Justine Roberts came up with the idea of Mumsnet back in 2000 after a disastrous family holiday. Originally conceived as a website where parents could simply swap family holiday and other advice, it has since grown into an online phenomenon, championing high profile campaigns which challenge both businesses and government over attitudes to children and parenting. Mumsnet is now the UK’s busiest social network for parents, generating almost 7 million visits and 50 million page views every month.
Easyspace was delighted to get the chance to chat to Justine Roberts recently. We hope her success story inspires you to turn your own ideas for an online business into reality:
Q1. Justine, tell us a little bit about your background and what led to you setting up Mumsnet?
I left my job at an investment bank in London when I first got pregnant because I knew I didn’t want to work in an environment in which I had to pretend my family didn’t matter in order to get on. I had my ‘eureka’ moment when my twins were nearly a year old. We took our first family holiday and the so called family-friendly resort was anything but. It was also a bad choice of holiday destination – too far – and a terrible choice of time zone. I realised I could have done with asking other parents advice before embarking and that there was this amazing new thing called the internet which would help me tap into to other parents’ wisdom from the comfort of my own home.
Q2. What did you want Mumsnet to achieve at that stage and what was your marketing strategy in those early days?
Our aim was, and continues to be, to make parents’ lives easier. None of us are trained for this parenting business, yet it’s arguably the most important thing we ever do. What’s more, as we live in increasingly disparate communities, people didn’t have access to support networks of friends and family that they used to, and all too often the professionals are too stretched to offer any help. Gone were the days when you could go and have a lengthy friendly chat over a cuppa with a sympathetic GP when the baby blues struck – they’ve got their targets and 10 minutes is all you’d be allotted. Someone once said that Mumsnet was like having 24 hour access to a million big sisters, and in a way that’s what you really need when you become a parent (and even when you don’t).
In the early days we would accost new mums on the street and ask them to review their pushchairs. We had no marketing budget – the dotcom bubble burst a couple of months after I started so we never did manage to raise any cash. We relied on users to spread the word, and they did.
Q3. How did you create content for the original website and what turned out to be the most effective way to drive traffic to it?
I got friends to write articles and mined the talkboards for nuggets of wisdom. To spread the word I wrote as many press features as I could. The Saturday Times magazine featured a big full colour spread on my diary of a dotcom startup during the crash, six months after we launched, and that really helped.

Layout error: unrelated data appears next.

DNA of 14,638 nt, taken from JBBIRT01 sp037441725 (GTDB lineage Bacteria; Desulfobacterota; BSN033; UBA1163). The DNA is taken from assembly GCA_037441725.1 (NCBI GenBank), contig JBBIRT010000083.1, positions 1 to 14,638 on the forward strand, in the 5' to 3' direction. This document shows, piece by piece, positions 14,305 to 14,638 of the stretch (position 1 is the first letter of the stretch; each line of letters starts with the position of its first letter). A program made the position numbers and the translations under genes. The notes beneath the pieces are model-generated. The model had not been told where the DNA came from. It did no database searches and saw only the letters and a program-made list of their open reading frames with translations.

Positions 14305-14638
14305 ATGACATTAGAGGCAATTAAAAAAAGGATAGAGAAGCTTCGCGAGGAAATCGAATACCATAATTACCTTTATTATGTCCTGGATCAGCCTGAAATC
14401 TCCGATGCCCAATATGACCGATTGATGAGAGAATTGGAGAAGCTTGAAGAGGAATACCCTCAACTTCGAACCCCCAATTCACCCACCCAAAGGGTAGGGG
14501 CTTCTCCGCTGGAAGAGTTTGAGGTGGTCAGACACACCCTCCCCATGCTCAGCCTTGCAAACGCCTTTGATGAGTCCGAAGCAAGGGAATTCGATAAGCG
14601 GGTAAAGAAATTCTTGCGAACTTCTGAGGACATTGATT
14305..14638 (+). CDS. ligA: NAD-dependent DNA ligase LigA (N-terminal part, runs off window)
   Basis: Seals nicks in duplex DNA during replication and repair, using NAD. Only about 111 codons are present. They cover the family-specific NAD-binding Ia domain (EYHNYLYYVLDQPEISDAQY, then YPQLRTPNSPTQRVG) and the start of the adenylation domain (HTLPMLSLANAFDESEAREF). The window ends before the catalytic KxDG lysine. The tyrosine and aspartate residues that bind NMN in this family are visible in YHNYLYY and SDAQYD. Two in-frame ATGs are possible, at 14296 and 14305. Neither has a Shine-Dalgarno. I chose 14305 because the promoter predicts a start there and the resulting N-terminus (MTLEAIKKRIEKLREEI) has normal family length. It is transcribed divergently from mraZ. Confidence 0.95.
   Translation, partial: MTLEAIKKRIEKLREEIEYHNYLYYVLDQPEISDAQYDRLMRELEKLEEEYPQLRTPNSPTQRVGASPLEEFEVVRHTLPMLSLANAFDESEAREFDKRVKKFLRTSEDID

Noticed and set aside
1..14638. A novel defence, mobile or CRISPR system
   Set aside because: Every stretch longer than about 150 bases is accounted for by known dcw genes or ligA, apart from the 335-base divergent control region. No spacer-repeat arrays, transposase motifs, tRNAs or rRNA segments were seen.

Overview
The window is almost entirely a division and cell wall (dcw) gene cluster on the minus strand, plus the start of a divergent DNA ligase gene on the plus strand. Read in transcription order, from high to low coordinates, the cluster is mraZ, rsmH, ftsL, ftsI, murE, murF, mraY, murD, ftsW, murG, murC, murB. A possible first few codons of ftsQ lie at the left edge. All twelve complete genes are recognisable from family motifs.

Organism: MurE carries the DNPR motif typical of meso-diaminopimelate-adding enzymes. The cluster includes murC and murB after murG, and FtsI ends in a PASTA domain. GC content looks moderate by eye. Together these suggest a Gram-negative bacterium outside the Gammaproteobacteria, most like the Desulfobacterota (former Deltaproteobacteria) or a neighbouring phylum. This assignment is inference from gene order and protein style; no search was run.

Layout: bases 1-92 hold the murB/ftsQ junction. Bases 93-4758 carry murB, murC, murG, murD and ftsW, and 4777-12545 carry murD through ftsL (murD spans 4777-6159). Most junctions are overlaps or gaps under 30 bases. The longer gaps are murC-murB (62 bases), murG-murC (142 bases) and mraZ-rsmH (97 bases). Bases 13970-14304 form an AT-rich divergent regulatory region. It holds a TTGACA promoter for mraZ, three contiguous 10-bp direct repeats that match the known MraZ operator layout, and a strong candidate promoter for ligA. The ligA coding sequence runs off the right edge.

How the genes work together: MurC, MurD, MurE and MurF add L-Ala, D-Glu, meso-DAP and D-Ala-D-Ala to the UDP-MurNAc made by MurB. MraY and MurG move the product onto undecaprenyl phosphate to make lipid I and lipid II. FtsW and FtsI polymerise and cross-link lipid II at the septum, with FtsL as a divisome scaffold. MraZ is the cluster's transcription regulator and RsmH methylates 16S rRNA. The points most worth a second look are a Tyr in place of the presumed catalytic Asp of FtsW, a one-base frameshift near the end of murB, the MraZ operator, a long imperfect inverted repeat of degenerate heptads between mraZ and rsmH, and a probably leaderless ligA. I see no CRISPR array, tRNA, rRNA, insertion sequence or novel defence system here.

Q4. What role did networking with other websites and bloggers play in your online success?
I went along to a rather famous networking event called First Tuesday in the early days, which put start-ups in touch with venture capitalists and the like. It was completely terrifying. Everybody was about 17 and talking a load of jargon I’d never heard of (about burn rates and land grab and the like). Most of those who successfully raised cash – and I certainly didn’t – had spent it and gone bankrupt in 24 months. So I was quite relieved not to have been that good at networking.
Bloggers hadn’t really got going back then but now of course bloggers are brilliant marketers. These days, the Mumsnet Bloggers’ Network has around 3,000 blogging members and they are brilliant at amplifying an issue or campaign.
Q5. As word spread and Mumsnet became hugely popular, what steps did you take to increase the use of your chatrooms and forums and how did you manage them?
We didn’t really have to take any steps to increase use of our forums as word caught on. In fact very often we’d do the opposite and find ourselves banning members at their own request because they were “addicted” and spent too much time online. Nowadays, of course, I think we all accept the fact that we’re “always on” social media but back then people were seriously worried that they were neglecting real life. Our policy with regard to managing our forums is to listen to our members and respond to their needs – most of the changes we’ve made have been user-led. Beyond that we try, as far as possible, to let the conversation flow and not to-over moderate. Mumsnet is a discussion site for grown-ups, so beyond some basic rules around personal abuse, spamming and hate speech there’s not much we disallow.